What if I can't afford the covid vaccine?
You do not need a money to get a COVID-19 vaccine. It is FREE.
What if I don’t have a Medicare card?
You do not need a Medicare card at Commonwealth State clinics to get a COVID-19 vaccine. Check with the clinic you have booked at
I have a medical condition.
Can I get an exemption?
You may be exempt if you are unable to be vaccinated because you have a medical contraindication as determined by ATAGI clinical guidance.
You will need evidence from a medical practitioner about this – such as a medical certificate or a letter.
Do I have to wear a mask and if so, when do I have to wear it?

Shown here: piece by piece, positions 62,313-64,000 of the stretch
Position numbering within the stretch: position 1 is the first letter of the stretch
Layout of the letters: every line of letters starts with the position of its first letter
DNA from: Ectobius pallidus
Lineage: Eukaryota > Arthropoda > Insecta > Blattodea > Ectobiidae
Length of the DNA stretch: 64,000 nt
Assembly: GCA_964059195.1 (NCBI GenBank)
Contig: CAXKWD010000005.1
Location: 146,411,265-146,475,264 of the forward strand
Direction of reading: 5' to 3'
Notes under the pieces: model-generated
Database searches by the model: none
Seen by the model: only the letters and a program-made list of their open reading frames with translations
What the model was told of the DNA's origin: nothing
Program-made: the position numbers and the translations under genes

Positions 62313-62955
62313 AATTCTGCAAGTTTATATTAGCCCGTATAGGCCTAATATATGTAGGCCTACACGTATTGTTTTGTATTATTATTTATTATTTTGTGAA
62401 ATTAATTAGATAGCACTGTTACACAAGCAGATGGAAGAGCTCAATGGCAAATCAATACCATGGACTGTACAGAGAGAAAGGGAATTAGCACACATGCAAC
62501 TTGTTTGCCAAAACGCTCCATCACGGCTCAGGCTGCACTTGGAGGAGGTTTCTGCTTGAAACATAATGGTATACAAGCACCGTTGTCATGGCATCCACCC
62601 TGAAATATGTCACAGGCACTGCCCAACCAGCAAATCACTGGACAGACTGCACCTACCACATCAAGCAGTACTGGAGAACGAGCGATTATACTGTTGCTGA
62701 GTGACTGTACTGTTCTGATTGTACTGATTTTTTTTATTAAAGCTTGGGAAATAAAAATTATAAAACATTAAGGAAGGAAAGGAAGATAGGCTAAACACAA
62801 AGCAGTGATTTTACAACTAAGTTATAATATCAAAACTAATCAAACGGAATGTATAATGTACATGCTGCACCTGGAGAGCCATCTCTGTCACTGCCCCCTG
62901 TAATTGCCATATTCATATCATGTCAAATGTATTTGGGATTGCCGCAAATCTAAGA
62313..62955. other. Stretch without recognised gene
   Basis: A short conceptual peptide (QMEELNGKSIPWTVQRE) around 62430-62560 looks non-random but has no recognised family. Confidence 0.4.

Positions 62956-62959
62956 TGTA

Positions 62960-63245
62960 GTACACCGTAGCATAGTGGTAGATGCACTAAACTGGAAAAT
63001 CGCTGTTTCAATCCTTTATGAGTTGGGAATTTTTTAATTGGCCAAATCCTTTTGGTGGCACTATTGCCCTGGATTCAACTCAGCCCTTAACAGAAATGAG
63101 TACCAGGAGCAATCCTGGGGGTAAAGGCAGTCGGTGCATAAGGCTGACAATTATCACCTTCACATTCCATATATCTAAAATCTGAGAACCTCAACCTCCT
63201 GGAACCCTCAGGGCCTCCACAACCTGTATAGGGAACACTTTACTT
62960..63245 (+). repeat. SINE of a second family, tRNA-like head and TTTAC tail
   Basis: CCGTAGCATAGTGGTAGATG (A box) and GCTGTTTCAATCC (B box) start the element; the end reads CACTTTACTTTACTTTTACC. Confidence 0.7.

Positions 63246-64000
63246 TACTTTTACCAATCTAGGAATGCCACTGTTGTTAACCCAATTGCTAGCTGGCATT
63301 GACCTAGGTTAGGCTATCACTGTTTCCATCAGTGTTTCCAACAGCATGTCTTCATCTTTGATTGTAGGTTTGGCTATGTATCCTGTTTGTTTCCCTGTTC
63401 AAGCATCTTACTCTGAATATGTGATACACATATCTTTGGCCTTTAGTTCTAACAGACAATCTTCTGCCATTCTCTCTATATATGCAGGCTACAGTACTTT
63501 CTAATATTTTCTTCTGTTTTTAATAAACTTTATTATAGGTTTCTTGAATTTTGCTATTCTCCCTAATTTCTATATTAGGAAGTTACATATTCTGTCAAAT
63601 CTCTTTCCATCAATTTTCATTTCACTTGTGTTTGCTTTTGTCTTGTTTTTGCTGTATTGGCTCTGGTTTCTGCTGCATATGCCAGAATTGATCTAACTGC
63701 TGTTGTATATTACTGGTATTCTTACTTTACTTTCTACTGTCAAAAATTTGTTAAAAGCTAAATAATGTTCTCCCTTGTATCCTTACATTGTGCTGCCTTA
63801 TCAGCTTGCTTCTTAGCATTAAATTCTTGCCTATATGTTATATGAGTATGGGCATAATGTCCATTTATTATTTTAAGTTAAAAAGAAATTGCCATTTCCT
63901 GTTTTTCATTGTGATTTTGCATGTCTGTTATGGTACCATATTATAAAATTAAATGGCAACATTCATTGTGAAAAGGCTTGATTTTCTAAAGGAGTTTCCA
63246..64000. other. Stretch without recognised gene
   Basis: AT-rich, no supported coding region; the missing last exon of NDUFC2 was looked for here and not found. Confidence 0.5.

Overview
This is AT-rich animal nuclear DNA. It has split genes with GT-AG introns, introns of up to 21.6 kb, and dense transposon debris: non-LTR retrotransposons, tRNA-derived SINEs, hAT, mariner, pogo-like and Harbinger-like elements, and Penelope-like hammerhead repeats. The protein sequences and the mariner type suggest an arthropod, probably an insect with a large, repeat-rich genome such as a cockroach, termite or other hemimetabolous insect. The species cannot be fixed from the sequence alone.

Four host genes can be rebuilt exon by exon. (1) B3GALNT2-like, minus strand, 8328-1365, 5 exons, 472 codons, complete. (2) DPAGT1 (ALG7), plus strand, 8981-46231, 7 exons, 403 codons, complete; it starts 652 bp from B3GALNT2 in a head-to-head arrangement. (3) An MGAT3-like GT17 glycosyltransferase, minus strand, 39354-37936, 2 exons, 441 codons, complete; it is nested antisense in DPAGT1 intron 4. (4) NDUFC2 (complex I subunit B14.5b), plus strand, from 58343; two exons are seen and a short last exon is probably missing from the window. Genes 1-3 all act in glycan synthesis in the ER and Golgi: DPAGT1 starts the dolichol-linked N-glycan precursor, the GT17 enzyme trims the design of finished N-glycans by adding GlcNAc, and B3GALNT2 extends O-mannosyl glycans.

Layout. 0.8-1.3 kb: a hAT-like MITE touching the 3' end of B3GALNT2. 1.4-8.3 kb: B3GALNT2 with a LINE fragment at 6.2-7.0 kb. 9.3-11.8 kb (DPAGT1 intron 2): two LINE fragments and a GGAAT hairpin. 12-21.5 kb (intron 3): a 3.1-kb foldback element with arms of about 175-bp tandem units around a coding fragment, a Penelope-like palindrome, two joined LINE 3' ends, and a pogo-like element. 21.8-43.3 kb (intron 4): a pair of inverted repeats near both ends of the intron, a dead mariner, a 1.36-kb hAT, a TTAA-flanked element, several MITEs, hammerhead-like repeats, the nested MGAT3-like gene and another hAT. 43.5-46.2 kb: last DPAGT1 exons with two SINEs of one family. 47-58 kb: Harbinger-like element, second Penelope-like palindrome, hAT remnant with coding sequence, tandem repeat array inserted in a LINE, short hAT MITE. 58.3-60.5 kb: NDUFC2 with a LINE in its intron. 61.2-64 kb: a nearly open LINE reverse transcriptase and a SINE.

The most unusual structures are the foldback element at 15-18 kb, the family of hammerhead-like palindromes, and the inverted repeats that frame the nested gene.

Anyone 12 years and over must wear a fitted face mask whenever they leave their home, indoors or outdoors, unless lawful exception applies.
The Victorian Department of Health and Human Services has developed a series of badges for people who are unable to wear a face covering for a valid reason.
The badges can be downloaded onto smartphones or printed to keep in a wallet or lanyard holder.
I am exempt from wearing a face-covering for valid reasons - blue badge (jpg)
I am exempt from wearing a face-covering for valid reasons - white badge (jpg)
For people who are deaf or hard of hearing and need the person they are communicating with to remove their face mask:
Please remove your face covering so we can understand each other better - blue badge (jpg)
Please remove your face covering so we can understand each other better - white badge (jpg)